THE GUIDING HAND
Tom Arundel opened his eyes to the sunshine. He had left behind him a world of darkness and of pain, a curiously jumbled unreal world, in which it seemed to him that he had played the part of a thing that was being dragged by unseen hands in a direction that he knew he must not go, a direction against which he fought with all his strength. And yet, in spite of all his efforts, he knew himself to be slipping, slowly but surely slipping.
Then out of the blackness and chaos grew something real and tangible, a pair of small white hands, and on the finger of one of these hands was a ring that he remembered well, for it was a ring that he himself had placed on that finger, and the hands were held out to him, and he clutched at them.
Yet still the fight was not over, still the unseen force dragged and tugged at him, yet he knew that he was winning, because of the little white hands that yet possessed such wonderful strength.
And now he lay, wide-eyed in the sunshine, and the blackness and chaos were gone, but he could still see the hands, for one of them was clasped in his own, and lifting his eyes he saw the face that he knew must be there—a pale face, thinner than when he had seen it last, a face that had lost some of its childish prettiness. Yet the eyes had lost nothing, but had gained much. There was tenderness and pity and joy too in them.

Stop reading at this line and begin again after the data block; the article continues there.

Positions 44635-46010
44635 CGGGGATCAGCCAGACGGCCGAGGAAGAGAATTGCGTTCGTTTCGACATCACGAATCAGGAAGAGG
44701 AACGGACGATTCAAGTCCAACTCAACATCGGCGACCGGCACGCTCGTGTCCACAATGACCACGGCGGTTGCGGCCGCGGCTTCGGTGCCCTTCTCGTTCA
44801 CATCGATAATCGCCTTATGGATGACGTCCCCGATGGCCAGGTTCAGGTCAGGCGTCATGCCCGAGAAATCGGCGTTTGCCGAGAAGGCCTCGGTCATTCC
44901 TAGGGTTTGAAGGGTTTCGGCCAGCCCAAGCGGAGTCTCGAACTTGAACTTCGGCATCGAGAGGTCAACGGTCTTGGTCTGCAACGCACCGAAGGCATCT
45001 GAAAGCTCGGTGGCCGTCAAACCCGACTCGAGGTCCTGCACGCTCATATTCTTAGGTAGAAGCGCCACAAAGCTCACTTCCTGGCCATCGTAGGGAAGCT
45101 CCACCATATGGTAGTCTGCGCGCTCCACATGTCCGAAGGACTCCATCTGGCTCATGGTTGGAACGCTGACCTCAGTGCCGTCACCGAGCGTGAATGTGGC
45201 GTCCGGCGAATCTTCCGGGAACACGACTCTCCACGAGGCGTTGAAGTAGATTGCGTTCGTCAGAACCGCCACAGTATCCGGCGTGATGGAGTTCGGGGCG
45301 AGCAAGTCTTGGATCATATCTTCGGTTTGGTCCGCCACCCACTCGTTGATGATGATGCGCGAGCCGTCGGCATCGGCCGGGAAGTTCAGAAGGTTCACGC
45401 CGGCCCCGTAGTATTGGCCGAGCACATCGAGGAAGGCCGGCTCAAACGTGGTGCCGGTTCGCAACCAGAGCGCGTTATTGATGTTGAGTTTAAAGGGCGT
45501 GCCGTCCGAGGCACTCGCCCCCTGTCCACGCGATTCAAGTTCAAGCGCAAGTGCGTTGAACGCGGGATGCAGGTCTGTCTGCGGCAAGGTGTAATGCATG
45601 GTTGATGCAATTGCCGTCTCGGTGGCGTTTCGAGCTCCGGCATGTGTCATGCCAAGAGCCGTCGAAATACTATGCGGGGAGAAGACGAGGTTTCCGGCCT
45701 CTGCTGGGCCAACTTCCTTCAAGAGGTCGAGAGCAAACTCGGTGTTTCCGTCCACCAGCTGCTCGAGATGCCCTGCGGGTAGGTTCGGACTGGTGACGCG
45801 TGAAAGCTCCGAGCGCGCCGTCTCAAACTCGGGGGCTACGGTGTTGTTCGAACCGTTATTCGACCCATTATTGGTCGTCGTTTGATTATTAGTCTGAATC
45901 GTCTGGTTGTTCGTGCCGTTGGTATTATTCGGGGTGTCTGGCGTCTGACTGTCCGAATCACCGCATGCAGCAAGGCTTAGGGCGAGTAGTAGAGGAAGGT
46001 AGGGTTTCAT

“Marjorie,” he said, and the weakness of his own voice surprised him, and he lay wondering if it were he who had spoken. “Thank you,” he said. He was thanking her for the help those little hands had given him, yet she was not to know that. So for a long time he lay, his breath gentle and regular, the small hand clasped in his own. And now he was away in dreams, not the black and terrifying dreams of just now, but dreams of peace and of a happiness that might never be. And in those dreams she whom he loved bent over him and kissed him on the lips, and said something to him that set the thin blood leaping in his veins.
Tom Arundel opened his eyes again, and knew that it had been no dream. Her lips were still on his; her face, rosy now, almost as of old, was touching his.
“Marjorie,” he whispered, “you told me—”
“I told you what was not true, but I thought it was—oh, I believed it was, dear. I believed it was the truth—but I knew afterwards it was not.”
“I—I got hurt, didn’t I? I can’t remember—I remember but dimly—a horse, Marjorie. You don’t think—you don’t think I did that on purpose after what you said?”
“No, no!” she said. “I know better. Perhaps I did think it, but oh, Tom, I was not worth it! I was not worth it!”
“You are worth all the world to me,” he said, “all the world and more.”
Lady Linden opened the door. She came in, treading softly; she came to the bedside and looked at him and then at the girl.